The U.K.-based Action on Sugar campaign has issued a new survey allegedly
revealing “the shockingly high and unnecessary levels of sugar in carbonated
sugar-sweetened soft drinks,” according to a June 12, 2014, press release.
After analyzing 232 sugar-sweetened drinks sold in grocery stores, Action on
Sugar researchers reported that 79 percent of surveyed beverages contain six
or more teaspoons of sugar per can. In particular, the campaign singled out
ginger beer as one category of sugar-sweetened beverage with higher sugar
levels than expected, recommending that these drinks contain only 9 grams
of sugar per 100 milliliters.

“Added sugars are completely unnecessary in our diets and are strongly linked
to obesity and Type II Diabetes, as well as to dental caries; which remains a
major problem for children and adults,” said Action on Sugar Chair Graham
MacGregor. “Replacing sugar with sweeteners is not the answer: we need to
reduce overall sweetness so people’s tastes can adjust to having less sweet
drinks… A similar approach has successfully reduced salt intake; people are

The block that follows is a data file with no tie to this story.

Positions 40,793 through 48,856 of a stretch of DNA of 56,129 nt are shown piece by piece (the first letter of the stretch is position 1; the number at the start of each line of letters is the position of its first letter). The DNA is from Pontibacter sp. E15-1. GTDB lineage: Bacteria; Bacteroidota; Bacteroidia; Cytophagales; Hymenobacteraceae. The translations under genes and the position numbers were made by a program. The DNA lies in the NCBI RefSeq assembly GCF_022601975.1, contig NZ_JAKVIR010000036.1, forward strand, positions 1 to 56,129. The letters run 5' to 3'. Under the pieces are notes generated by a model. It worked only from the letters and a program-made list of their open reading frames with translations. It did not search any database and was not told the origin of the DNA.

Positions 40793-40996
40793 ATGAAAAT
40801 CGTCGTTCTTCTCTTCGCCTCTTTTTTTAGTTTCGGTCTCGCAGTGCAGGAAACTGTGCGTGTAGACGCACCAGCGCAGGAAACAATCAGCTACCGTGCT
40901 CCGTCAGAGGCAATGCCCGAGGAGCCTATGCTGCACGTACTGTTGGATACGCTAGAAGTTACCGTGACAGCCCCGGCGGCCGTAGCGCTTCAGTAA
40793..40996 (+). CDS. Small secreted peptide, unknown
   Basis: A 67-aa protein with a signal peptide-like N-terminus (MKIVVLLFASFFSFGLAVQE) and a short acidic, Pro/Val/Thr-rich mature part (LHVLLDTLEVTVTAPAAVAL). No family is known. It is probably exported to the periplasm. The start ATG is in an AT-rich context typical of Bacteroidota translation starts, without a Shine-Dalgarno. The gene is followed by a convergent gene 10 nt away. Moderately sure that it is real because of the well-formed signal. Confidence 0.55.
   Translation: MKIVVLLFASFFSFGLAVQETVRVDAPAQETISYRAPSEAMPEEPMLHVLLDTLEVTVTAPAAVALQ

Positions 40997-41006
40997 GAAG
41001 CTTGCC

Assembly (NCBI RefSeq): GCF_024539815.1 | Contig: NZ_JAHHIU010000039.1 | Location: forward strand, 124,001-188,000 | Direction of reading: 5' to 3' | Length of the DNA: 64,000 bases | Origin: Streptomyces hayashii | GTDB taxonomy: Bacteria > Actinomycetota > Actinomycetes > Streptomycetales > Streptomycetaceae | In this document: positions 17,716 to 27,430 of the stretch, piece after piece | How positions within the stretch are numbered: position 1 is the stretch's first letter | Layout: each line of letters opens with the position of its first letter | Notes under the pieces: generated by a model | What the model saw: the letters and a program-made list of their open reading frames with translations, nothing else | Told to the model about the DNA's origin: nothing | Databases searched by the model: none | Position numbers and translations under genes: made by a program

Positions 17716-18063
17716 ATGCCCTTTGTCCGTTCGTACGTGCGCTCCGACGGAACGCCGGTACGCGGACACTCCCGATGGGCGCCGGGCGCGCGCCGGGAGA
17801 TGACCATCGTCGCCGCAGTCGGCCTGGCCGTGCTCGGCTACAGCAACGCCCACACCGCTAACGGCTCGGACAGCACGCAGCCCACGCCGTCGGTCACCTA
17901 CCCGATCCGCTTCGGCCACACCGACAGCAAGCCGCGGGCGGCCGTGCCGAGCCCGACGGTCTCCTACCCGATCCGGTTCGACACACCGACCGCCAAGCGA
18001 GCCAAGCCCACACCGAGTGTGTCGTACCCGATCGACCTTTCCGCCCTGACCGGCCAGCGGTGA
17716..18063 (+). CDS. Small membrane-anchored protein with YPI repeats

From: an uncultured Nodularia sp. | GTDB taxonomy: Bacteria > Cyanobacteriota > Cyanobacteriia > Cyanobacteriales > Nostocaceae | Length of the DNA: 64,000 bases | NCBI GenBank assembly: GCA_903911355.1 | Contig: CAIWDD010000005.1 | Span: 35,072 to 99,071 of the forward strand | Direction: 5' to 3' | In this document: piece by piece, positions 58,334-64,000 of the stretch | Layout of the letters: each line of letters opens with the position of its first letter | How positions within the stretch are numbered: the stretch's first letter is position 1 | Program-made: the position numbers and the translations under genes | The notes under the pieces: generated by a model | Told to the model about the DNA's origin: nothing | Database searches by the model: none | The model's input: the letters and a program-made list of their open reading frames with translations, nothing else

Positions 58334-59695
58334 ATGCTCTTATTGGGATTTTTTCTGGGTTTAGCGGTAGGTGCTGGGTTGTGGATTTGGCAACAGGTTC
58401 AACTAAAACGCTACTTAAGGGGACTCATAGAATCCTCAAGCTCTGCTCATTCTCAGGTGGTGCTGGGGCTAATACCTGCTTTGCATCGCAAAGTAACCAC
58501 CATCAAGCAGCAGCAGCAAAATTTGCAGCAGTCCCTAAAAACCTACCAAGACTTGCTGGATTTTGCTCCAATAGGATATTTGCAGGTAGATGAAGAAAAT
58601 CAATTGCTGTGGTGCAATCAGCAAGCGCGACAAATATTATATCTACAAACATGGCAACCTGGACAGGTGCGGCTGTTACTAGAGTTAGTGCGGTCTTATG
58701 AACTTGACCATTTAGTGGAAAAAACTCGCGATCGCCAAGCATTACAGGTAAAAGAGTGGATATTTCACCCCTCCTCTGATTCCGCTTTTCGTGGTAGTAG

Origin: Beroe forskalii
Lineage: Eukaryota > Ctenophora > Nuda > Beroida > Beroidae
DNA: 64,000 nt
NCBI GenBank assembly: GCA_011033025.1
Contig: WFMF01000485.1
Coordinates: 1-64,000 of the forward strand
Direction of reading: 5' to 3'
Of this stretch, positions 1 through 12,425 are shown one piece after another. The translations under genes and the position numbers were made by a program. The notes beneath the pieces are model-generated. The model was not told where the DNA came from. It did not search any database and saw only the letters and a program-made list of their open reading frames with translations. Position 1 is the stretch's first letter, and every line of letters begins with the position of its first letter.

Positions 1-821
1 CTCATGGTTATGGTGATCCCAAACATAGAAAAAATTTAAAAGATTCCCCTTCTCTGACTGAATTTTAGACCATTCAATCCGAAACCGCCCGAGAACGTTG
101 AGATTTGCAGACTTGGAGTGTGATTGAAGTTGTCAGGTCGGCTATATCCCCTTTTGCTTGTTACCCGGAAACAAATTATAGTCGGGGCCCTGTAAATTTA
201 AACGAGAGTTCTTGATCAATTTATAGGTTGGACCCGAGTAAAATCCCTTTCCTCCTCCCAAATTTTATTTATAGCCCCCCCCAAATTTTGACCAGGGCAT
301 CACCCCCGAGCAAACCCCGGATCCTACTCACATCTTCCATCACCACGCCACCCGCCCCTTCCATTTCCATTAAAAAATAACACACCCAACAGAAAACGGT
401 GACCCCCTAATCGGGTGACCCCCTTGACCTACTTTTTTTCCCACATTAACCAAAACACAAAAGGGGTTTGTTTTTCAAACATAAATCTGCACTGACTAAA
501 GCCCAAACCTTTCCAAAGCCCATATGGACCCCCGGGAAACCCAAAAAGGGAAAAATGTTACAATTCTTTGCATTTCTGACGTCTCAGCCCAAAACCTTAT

consuming 15% less salt than they were 10 years ago, and now prefer less
salty foods… It is NOW time to do the same for sugar.”


Issue 526

About The Author


For decades, manufacturers, distributors and retailers at every link in the food chain have come to Shook, Hardy & Bacon to partner with a legal team that understands the issues they face in today's evolving food production industry. Shook attorneys work with some of the world's largest food, beverage and agribusiness companies to establish preventative measures, conduct internal audits, develop public relations strategies, and advance tort reform initiatives.

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